A different future for professional syndicates?

With Muslim Brotherhood-backed candidates seizing the lion’s share of board seats in several syndicate elections this year, it appears that newer syndicate coalitions will need more time to rival the Brotherhood's influence.

Certain factors have aided the Brotherhood over the past 20 years, such as its ability to mobilize voters and spread its message through the media. But other factors give hope to new blocs that participated in the election and achieved what observers describe as relatively positive results, given that they were running in their first syndicate elections.

Election results in Cairo demonstrate that despite the Brotherhood's success, it is declining in popularity relative to several new electoral blocs.

In the Doctors Syndicate, the Brotherhood won a majority, taking the chief’s seat and 18 of the board’s 24 seats. The remaining seats went to the Independent Wave, a new bloc bringing together several activists and movements that recently organized protests to call for a better standard of living for doctors.

The same bloc scooped up 14 of 16 seats in the syndicate’s Cairo branch.

In the Engineers Syndicate elections, a group named Engineers Against Guardianship ― also composed of activists ― managed to get the majority of seats in the Cairo branch. However, the Engineers for Egypt coalition, a group affiliated with the Brotherhood, seized the majority of seats in the general syndicate as well as the syndicate chief position.

“We have difficulty coordinating our work and reaching out to candidates across Egypt,” said Mona Mina, a member of the Independent Wave's syndicate board. “As activists in the syndicate, our activity is chiefly based in Cairo and this is where our faces are familiar to the voters.”

She noted that the Brotherhood, on the other hand, depends on the base it has in other governorates. The group has political party headquarters around the country, enabling it to communicate better than their group, she added.

Mina criticized the media for highlighting the gains made by the Brotherhood while ignoring the Independent Wave's success in Cairo.

“This definitely affects us and strengthens the Brotherhood,” she said. “Just because the Brotherhood is the oldest and most famous group does not mean others should be ignored.”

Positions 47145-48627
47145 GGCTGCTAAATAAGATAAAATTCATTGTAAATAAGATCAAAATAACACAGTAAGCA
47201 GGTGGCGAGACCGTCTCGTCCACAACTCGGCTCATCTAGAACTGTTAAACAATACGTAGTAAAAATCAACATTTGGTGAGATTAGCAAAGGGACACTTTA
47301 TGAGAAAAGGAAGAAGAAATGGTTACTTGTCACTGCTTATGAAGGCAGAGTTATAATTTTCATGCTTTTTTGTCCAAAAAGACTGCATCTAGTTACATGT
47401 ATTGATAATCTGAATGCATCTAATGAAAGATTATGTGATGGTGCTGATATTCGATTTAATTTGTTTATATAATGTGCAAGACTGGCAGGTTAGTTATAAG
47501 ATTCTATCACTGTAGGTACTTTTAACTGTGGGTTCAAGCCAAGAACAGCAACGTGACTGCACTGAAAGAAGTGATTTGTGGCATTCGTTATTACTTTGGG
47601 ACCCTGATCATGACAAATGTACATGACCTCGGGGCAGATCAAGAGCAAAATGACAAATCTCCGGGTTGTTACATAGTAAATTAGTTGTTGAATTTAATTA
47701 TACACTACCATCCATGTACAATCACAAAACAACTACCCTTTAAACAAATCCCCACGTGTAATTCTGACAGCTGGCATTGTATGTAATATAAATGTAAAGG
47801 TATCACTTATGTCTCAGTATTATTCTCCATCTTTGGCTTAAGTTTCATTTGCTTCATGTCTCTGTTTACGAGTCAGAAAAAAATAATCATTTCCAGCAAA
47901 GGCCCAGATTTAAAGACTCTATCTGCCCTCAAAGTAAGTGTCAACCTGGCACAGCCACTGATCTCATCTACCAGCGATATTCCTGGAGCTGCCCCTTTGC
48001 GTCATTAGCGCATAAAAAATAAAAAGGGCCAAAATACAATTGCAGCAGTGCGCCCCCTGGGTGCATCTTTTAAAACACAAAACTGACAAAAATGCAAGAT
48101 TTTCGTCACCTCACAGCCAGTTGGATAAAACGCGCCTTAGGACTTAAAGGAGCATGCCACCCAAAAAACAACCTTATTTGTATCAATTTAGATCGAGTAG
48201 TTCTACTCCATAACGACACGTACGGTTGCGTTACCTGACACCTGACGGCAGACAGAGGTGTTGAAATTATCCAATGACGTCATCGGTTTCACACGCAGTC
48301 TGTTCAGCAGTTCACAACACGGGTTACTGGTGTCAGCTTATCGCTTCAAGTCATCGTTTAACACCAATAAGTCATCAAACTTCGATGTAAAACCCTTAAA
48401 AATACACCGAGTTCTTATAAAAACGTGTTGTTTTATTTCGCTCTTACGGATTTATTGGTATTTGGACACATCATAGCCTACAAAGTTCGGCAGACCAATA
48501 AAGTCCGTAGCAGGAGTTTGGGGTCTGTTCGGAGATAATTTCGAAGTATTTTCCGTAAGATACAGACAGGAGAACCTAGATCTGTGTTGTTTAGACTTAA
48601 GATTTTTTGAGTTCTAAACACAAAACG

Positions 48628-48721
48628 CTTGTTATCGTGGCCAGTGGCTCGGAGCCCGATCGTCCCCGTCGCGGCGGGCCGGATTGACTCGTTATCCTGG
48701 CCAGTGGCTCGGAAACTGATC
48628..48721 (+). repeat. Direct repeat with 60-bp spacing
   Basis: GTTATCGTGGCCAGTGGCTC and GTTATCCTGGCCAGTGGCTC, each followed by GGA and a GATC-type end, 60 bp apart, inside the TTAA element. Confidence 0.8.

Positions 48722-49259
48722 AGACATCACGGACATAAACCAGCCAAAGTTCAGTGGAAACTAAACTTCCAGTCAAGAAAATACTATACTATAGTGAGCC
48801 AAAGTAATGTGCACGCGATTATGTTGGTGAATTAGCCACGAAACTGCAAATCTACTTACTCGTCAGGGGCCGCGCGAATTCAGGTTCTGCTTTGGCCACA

In past years, the Brotherhood did not normally field candidates for chairman positions in syndicates, preferring instead to win seats on governing boards in order to gain control and political influence.

Maged Kholousy, the Brotherhood's newly elected Engineers Syndicate chief, told Egypt Independent that his group has the right to nominate as many candidates as it wants, since its nominees have more experience than others.

“We won through the ballot boxes,” he said. “But the fact that we won the majority does not mean we will exclude others.”

Experts say the Brotherhood is seeking wide representation in the 100-member constituent assembly that will be tasked with writing the new constitution after parliamentary elections end. The ruling military council has said it will select members from different syndicates and unions to serve on the committee, thus adding importance to the recent elections.

With this political engagement, it remains to be seen whether the professional syndicates' mandates will go from being merely service-oriented to more politically active.

Kholousy said that he has several projects in store for the construction sector. He added that he plans to form 46 committees of engineers from both the Brotherhood and other factions for this purpose.

“I believe this provides proof that we want a professional syndicate to serve this country,” he said. “All the talk about us being an opportunistic group is just lies.”

Syndicate members, however, fear that the syndicate’s decisions will come from the Brotherhood's Guidance Bureau rather than the syndicate board and that the Brotherhood will ignore the demands of minorities.

“The struggle over what is best for the syndicate is not what I fear as much as the possibility that this struggle will take on a political shape,” said Mina. “So far we have not clashed with the Brotherhood, but I am not optimistic about the future.”

A barrier of trust still seems to exist between the Brotherhood and the new blocs. This became apparent in the Engineers Syndicate elections, when the Engineers Against Guardianship list filed a report to the public prosecutor alleging that the Brotherhood rigged election results.

Amany Qandil, the executive director for the Arab Network for NGOs, said, “I do not think the Brotherhood will clash with everyone because they have learned from the mistakes of the National Democratic Party, which made decisions without consulting other powers until it collapsed.”

She added that the potential struggle will be clearer after the parliament convenes in March and syndicates get down to business.

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